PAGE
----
A little over three years ago when bitcoin was trading in the low $200s, we first recommended purchasing the cryptocurrency for two main reasons: as we said at the time, it was only a matter of time before the Chinese started using it as a means to bypass China's capital controls firewall (this took place less than a year later, launching Bitcoin's stratospheric ascent which eventually culminated with Beijing's crackdown on crypto and bitcoin hitting a price of $20,000); the second reason was the involvement of the notorious brain behind Credit Default Swaps then at JPMorgan, Blythe Masters, whose mere presence was - to us - assurance that with such a deep "institutional" backer, it was only a matter of time before bitcoin exploded, to wit:
We bring all this up in case there is any confusion why Bloomberg just carried a huge centerfold piece explaining why CDS-inventor Blythe Masters has suddenly become the digital currency's most vocal pitchman and is betting it all on bitcoin, in "Blythe Masters Tells Banks the Blockchain Changes Everything."
Yes, bitcoin may be slowly but surely leaving the domain of the libertarian fringe, but in exchange it is about to be embraced as the most lucrative and commercial "blockchained" way to capitalize on what may soon become the largest capital outflow in history, with "pioneers" such as Blythe front and center to capitalize on each and every outflowing Bityuan.
And just like that, a little over three years later, the fairy tale is over, at least for the person who was meant to "tell the banks Blockchain changes everything", because as Bloomberg reports, Blythe Masters is leaving her role as CEO of blockchain startup Digital Asset Holdings, slightly more than three years after arriving to run the financial technology firm and being on the cover of Bloomberg magazine to provoke curiosity in what at the time was a technology - and asset class- only a handful had previously heard of.
Why is she leaving?
According to a release, Masters asked to step down for personal reasons, which naturally means that the true reasons she is leaving are anything but personal and may have something to do with the unprecedented collapse in cryptocurrency from their all time highs exactly one year ago. AG Gangadhar, who joined the board this year, will become chairman and acting CEO until the New York- based company finds a permanent replacement for Masters who will remain a board member, strategic adviser and shareholder.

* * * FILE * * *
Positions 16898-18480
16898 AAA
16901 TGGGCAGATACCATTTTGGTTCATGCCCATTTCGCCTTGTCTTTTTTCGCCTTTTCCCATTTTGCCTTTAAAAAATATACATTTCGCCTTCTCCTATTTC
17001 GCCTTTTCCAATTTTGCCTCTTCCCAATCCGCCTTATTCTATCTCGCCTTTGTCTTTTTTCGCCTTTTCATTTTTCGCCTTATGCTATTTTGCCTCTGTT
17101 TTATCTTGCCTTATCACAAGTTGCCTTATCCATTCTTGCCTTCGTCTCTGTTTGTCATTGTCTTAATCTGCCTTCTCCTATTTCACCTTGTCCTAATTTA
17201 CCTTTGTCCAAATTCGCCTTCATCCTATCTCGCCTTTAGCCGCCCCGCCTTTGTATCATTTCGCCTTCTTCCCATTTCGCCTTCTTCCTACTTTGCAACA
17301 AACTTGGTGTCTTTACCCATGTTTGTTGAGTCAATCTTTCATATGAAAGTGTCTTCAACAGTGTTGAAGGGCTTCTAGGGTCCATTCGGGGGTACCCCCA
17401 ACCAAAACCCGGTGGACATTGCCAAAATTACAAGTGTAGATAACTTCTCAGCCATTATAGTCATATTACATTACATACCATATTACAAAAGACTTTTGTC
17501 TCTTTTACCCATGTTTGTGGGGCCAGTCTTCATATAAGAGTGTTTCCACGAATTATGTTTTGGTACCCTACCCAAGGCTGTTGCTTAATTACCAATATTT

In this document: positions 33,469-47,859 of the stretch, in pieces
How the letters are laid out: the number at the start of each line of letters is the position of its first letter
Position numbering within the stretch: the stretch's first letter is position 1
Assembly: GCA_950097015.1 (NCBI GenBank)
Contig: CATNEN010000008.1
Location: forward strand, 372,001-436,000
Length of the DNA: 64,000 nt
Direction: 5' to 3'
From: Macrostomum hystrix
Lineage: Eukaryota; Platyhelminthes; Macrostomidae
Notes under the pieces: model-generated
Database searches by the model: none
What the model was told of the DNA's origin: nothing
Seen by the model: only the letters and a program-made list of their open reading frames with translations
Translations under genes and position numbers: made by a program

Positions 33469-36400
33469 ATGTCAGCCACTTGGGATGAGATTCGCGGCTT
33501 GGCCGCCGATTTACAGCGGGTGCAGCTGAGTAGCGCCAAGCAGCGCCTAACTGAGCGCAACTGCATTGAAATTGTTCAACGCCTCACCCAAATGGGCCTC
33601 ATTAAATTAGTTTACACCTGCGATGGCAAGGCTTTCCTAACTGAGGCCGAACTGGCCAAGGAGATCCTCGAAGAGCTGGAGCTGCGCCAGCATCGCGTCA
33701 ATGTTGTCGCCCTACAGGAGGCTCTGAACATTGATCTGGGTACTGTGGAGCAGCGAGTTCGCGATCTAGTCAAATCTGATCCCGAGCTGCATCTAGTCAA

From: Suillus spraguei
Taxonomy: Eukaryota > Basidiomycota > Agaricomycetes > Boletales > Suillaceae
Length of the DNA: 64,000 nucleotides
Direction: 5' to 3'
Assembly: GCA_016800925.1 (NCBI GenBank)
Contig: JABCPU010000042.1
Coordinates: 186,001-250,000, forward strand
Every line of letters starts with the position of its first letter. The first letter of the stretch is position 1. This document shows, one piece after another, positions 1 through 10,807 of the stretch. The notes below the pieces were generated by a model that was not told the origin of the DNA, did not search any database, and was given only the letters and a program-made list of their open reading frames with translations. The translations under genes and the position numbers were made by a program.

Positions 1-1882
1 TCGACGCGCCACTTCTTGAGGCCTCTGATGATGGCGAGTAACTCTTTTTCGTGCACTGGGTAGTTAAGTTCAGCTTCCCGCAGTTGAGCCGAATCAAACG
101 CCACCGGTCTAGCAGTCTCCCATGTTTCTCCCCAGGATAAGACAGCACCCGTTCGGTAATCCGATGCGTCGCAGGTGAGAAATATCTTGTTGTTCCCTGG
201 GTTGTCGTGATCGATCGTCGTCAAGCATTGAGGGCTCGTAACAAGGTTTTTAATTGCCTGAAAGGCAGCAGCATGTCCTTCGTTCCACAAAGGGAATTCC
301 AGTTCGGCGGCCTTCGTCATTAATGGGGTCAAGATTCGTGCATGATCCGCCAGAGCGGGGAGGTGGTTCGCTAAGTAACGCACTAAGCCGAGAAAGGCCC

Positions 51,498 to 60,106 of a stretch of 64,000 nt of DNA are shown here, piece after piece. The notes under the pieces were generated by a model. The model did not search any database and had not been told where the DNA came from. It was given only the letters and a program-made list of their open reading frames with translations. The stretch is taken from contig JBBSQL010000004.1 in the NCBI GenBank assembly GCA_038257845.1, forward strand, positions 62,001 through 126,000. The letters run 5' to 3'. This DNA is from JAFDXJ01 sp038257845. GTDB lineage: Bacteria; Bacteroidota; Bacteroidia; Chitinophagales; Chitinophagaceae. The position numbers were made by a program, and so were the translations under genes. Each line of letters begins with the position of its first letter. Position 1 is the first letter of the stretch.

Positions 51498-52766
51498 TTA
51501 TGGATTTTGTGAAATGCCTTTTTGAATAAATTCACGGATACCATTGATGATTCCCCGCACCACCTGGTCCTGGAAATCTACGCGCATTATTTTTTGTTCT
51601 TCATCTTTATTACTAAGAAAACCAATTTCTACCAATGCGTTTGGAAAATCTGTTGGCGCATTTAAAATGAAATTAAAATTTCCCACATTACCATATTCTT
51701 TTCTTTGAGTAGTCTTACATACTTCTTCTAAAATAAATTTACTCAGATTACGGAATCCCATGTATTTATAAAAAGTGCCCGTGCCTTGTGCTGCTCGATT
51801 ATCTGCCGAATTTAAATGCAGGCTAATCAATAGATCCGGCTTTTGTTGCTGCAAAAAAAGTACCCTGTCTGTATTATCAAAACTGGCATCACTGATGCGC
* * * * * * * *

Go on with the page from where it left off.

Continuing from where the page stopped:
Digital Asset was... all right, all right still is among a group of startups trying to apply blockchain to financial markets. Advocates say the system, already being used to simplify supply chains, could also streamline trade settlement and stock issuance. Alas, despite early enthusiasm for the technology’s promise, many corporate advocates of distributed ledger technology cooled off in direct correlation with the price of bitcoin.
After joining Digital Asset in 2015, Masters - who previously worked at JPMorgan for two decades and conceived of credit-default swaps which nearly led to AIG's extinction - became a high-profile advocate of blockchain for finance and a mainstay on the speaking circuit. During her brief tenure there, Digital Asset struck up several partnerships and earned a contract to supply Australia’s main stock exchange, ASX Ltd., with blockchain technology for processing equity transactions. ASX Deputy CEO Peter Hiom said in a statement Tuesday that the program remains on pace. In October Hong Kong Exchanges & Clearing Ltd. said it will work with Digital Asset on building a blockchain settlement system for trading Chinese stocks.
As for Masters' replacement, Gangadhar joined the Digital Asset board in April, and earlier in his career he worked at technology giants including Google and Uber. Prior to Digital Asset, he spent less than half a year as CTO of Cruise Automation, the self- driving arm of General Motors. Amusingly, in his time at Cruise he was the subject of public complaints about his role in allegedly
fostering a work environment that was inhospitable to women when he worked at Uber.
And speaking of women, keep a close eye on where Blythe ends up next: while it remains to be seen if bitcoin (and blockchain) can ever inspire the type of bubble mania that emerged in the 2016-2017 period (yes, eventually, once money laundering using crypto becomes fashionable again, especially in Asia), one thing is certain: whatever product or asset Blythe is involved with next, will likely be the next thousand-bagger investment.